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Thank you Todd for the review. One day when I upgrade I will be getting the 203 since that is all I would need but the 205 does seem tempting. I really like Oppo's customer service and I am still enjoying my 103D.
 

Todd Anderson

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Most definitely! The 203 is also a sure shot buy, and definitely the one to get if you aren't in need of the 205's audio processing / headphone feature. I reviewed the 203 six months ago (on its initial firmware) and found its performance to be top notch. Both are fantastic products.

I know that OPPO is working with Darbee on a potential 4K solution... not necessarily saying we'll see a 203/205 Darbee model (but the potential is there)!
 

Asere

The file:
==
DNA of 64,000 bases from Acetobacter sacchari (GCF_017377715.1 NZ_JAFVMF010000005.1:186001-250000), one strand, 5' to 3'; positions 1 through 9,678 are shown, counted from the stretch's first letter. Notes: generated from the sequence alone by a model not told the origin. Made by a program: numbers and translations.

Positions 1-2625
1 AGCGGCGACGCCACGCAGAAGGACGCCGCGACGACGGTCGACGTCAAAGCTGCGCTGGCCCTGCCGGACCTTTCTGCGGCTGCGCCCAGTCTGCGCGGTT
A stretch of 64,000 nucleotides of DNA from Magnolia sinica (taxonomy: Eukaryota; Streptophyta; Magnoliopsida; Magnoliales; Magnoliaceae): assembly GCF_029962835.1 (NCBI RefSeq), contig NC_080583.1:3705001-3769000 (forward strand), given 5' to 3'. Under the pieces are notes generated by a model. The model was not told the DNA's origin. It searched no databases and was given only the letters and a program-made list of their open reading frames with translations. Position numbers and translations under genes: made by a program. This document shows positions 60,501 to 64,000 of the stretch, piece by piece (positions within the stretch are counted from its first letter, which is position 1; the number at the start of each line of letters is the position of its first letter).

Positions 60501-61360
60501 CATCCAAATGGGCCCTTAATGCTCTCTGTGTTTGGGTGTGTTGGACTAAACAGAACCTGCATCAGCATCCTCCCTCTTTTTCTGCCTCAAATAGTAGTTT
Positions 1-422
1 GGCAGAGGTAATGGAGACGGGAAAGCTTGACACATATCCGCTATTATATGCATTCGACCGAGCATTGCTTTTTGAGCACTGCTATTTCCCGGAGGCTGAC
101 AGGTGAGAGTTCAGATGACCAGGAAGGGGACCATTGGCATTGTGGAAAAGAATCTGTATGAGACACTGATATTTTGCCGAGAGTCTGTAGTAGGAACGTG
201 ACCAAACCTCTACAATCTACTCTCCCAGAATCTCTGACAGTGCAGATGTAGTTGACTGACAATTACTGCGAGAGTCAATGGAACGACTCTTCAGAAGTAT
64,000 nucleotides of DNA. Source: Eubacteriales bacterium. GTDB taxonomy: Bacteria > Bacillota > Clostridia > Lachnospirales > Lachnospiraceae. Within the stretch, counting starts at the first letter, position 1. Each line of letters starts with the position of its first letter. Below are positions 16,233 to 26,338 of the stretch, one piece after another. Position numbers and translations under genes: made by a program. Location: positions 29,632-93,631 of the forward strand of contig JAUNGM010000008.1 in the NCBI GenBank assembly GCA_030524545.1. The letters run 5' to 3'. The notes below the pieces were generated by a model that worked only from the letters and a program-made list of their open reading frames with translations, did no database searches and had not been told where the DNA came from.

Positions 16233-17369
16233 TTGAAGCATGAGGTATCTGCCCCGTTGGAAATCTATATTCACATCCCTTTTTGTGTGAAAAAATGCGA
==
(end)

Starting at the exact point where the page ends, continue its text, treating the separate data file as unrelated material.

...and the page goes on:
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I know that OPPO is working with Darbee on a potential 4K solution... not necessarily saying we'll see a 203/205 Darbee model (but the potential is there)!
That would really be nice!
 

DMX

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Just read your review and noticed that you had a tough time telling apart audio from Oppo's 205's RCA/XLR and HDMI outputs fed into the Yamaha receiver. This means you telling apart Oppo's dacs and Yamaha's dacs was a tough one for you. Well, it should... Yamaha RX-A3050 uses the ESS9016 dacs for main channels and ESS9006 for the presence channels. I've read that all ESS dacs have a signature sound that is similar across the board, so no wonder you had a tough time, telling the ESS 9038PRO dac in the Oppo from the ESS9016 dac sound from the Yamaha receiver.